Far from being a box-shaped structure, one that is easily served by the house-keeping department, the Leela Palace has two wings, winding corridors with single-loaded rooms to optimize the view, cozy nooks and romantic sit-outs and courtyards. I was given breakfast in a jharoka directly over the lake, that would seat two on a mattress. How the staff maneuvered in and out of that space that led from the kitchens through the guava garden to Amrut Mahal as the jharoka is called, is a mystery, but there was not a spilled drop of cappuccino nor a less than symmetrically decorated plate of cut fruit after more than half a dozen trips back and forth.
Tamir Kobrin, the General Manager from New York and the genius who has knit together all the elements of this masterpiece of a hotel, told me that when he took over the property at the pre-opening stage, he wanted to focus on three things: food, service and spa. “There’s little you can do about location, but these three factors can add a powerful punch to the experience,” he assures me. They certainly do. I felt I was in the pages of some lifestyle magazine as I was walked to the spa, past the swimming pool that overlooked the lake. The spa consists of a series of luxury tents and does a creditable job of fusing the indoors and the outdoors seamlessly.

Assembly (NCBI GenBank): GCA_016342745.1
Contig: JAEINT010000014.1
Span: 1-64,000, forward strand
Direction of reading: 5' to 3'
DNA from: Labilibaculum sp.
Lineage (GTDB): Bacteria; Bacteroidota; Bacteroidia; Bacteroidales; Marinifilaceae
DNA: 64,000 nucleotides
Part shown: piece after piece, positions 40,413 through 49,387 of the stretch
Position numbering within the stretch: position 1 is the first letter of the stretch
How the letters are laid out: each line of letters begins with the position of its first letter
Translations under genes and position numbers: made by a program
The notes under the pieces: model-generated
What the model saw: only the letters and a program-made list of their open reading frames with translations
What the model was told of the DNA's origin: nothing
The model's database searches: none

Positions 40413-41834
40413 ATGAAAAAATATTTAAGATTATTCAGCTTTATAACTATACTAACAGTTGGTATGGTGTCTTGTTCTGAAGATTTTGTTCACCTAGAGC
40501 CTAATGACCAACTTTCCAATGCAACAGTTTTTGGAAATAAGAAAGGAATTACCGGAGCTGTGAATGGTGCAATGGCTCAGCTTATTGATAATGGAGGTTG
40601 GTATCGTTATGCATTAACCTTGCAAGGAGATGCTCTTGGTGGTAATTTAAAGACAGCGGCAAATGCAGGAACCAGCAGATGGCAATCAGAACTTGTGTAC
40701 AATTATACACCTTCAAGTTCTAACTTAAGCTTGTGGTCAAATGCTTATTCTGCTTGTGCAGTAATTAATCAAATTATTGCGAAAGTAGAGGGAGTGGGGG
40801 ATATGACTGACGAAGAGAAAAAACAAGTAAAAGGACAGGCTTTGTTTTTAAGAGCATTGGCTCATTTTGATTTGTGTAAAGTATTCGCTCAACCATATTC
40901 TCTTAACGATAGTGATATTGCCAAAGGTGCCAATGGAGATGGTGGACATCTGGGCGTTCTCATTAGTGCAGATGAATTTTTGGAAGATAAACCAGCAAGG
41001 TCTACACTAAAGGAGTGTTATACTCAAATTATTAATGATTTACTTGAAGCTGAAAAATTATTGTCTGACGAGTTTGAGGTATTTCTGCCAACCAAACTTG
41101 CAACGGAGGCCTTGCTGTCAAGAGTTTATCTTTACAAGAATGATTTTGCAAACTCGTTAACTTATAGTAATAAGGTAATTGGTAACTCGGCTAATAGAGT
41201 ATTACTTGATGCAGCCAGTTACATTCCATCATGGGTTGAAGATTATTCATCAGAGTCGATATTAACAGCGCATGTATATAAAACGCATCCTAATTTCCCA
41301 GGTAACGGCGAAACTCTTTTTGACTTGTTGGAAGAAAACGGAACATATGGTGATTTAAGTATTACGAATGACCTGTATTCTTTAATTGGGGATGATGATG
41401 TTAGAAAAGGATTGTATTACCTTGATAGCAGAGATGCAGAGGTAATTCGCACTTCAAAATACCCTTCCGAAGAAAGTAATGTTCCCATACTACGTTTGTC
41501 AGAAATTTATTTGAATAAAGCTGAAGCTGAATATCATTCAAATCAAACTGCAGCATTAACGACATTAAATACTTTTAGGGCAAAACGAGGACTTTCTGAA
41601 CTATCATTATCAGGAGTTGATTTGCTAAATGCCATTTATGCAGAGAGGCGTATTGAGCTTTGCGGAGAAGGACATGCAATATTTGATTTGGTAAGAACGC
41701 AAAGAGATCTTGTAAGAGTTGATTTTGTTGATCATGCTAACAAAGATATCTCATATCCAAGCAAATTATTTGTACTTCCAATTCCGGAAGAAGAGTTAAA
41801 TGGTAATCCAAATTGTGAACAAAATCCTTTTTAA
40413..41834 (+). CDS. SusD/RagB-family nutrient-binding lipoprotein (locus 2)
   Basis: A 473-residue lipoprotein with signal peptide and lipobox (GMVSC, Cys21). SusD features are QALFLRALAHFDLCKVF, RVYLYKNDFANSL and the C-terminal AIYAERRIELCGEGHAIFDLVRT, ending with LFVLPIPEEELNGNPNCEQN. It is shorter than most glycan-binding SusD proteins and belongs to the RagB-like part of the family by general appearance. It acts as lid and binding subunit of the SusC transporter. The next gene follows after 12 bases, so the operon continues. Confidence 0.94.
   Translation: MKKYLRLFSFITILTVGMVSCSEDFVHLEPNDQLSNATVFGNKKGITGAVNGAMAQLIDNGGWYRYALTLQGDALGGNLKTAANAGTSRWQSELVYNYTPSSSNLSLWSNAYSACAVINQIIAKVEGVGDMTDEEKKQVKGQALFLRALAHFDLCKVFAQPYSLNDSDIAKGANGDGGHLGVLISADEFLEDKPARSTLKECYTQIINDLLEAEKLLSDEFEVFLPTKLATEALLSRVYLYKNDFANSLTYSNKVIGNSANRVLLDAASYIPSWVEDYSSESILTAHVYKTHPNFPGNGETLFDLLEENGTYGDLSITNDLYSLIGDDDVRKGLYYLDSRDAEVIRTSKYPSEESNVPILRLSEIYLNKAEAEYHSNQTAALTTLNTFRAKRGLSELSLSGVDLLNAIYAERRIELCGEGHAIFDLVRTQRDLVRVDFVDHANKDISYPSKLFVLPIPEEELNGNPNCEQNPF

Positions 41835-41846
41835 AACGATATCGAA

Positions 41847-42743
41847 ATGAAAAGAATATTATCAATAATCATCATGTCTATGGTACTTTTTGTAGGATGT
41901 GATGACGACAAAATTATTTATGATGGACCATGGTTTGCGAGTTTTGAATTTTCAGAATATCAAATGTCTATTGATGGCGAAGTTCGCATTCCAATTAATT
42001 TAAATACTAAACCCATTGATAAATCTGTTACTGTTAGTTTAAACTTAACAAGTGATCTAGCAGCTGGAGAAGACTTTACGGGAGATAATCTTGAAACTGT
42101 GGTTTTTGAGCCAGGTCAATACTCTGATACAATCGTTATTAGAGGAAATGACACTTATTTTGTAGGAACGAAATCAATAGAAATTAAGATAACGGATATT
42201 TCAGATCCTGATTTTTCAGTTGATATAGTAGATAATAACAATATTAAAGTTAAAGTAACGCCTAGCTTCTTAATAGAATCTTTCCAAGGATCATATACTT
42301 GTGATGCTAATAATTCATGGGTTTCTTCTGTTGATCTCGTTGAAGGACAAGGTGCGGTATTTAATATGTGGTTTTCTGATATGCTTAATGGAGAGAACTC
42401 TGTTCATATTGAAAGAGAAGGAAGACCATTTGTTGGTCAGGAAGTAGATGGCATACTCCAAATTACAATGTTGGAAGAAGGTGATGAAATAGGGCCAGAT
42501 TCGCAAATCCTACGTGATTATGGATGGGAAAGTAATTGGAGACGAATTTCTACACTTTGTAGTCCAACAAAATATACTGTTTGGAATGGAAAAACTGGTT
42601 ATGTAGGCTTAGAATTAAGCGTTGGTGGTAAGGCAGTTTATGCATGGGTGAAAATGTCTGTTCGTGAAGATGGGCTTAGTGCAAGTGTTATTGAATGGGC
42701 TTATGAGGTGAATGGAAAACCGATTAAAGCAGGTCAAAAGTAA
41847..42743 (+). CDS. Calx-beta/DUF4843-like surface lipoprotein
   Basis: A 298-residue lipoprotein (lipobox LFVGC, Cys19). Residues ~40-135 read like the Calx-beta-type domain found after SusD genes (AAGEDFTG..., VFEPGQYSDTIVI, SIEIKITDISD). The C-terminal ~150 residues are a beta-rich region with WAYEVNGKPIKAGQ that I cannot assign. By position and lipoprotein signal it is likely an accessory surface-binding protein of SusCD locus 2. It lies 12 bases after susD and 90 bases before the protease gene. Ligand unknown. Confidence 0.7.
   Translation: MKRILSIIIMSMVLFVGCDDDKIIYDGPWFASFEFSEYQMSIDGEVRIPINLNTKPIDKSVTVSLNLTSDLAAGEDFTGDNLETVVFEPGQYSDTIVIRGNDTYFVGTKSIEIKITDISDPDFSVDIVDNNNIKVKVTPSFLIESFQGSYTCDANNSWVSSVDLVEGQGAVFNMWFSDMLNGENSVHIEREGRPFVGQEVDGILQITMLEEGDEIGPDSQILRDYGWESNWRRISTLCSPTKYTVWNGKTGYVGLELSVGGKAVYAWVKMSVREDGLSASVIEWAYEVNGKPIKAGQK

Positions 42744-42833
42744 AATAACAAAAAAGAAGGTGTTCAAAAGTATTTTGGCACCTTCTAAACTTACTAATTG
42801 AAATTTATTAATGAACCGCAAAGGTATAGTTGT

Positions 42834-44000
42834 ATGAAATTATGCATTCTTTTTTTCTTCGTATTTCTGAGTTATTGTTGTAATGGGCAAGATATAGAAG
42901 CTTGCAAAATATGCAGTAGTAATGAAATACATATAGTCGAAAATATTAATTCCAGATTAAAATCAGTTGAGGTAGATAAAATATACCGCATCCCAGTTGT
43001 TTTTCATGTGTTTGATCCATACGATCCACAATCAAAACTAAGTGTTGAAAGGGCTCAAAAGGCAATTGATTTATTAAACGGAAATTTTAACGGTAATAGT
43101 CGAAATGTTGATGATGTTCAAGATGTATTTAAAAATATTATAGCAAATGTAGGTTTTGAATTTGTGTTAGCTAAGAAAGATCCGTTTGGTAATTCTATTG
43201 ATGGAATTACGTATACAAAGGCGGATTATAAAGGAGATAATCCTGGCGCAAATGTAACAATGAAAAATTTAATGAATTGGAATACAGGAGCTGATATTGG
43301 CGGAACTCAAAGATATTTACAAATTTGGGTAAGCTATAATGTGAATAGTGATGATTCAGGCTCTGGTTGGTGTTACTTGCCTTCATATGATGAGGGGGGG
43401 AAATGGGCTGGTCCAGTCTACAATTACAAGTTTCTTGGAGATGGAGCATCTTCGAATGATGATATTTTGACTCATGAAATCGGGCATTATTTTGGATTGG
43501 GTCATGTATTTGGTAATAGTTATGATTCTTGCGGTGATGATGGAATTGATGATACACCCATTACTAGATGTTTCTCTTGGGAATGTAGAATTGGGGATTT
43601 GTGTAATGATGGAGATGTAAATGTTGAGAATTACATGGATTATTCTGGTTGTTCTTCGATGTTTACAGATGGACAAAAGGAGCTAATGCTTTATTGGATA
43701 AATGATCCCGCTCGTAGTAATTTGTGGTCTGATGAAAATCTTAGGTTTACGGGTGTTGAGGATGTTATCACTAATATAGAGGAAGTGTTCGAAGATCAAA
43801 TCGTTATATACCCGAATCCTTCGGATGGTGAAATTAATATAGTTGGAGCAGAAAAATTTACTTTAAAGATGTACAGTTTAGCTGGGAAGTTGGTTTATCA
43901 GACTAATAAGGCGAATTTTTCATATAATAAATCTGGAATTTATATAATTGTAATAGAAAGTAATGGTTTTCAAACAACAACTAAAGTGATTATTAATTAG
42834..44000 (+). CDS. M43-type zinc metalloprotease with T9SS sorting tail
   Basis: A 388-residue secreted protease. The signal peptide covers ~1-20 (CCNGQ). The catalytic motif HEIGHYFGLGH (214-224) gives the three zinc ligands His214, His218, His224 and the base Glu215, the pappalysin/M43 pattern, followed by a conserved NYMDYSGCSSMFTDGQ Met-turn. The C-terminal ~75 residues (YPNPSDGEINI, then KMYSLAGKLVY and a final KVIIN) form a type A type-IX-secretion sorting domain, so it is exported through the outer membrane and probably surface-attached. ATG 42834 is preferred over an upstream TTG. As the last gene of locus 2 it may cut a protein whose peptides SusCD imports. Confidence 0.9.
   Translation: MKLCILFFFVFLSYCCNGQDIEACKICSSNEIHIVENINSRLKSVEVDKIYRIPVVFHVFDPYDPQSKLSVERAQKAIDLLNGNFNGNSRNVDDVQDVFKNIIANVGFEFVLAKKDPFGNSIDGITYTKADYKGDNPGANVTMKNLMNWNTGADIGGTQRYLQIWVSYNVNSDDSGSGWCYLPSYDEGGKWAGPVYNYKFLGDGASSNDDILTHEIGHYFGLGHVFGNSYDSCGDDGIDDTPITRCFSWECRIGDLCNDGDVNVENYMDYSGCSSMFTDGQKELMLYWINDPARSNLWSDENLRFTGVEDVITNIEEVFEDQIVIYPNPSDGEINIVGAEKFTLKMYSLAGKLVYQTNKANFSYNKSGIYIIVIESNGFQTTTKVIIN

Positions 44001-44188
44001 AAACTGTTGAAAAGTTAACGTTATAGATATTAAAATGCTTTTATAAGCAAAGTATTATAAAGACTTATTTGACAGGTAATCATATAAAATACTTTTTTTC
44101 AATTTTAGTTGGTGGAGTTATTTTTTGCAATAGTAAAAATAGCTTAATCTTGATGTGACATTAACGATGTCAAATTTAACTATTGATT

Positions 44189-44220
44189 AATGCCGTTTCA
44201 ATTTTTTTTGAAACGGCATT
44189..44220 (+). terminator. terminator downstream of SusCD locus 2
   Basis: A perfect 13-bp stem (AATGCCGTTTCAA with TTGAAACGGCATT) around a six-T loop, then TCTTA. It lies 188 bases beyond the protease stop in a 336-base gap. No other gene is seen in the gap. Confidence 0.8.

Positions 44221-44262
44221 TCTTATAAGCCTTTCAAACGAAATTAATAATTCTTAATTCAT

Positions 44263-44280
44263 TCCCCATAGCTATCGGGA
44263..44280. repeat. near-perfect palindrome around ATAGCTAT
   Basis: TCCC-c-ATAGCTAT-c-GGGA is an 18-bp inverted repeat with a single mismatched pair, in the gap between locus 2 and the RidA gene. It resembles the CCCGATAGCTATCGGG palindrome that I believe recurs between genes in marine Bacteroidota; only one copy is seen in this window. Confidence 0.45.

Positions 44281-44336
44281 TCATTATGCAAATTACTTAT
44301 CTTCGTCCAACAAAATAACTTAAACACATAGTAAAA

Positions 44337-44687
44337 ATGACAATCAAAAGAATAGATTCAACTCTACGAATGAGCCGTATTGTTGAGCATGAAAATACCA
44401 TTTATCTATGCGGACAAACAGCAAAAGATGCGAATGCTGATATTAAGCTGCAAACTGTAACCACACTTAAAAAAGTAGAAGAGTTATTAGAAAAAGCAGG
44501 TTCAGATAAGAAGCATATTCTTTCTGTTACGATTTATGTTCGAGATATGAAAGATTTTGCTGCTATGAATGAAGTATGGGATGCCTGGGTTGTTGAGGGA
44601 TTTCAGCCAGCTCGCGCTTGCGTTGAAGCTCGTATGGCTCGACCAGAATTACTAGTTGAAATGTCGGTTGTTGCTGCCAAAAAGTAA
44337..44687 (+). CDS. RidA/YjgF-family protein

My (Tibetan) masseuse asked me how I wanted to feel after my therapy: energized or relaxed. I chose the latter, never for a moment believing in her power to actually put her words into practice. However, towards the end of a superbly relaxing massage, I drifted off to sleep – something that has never happened before. As a spa junkie, always waiting for her next fix, I have found that it is almost impossible to control every aspect of a spa. If the masseuse is great, her shoes squeak, or the air-conditioner rumbles intermittently, or someone nearby walks across a floor with stilettos, or the oil is too strong-smelling or… There were none of these irritants at Espa, and I would like to take this opportunity to congratulate the trainers from London who have left their touch in this supremely lovely spa with world-class services.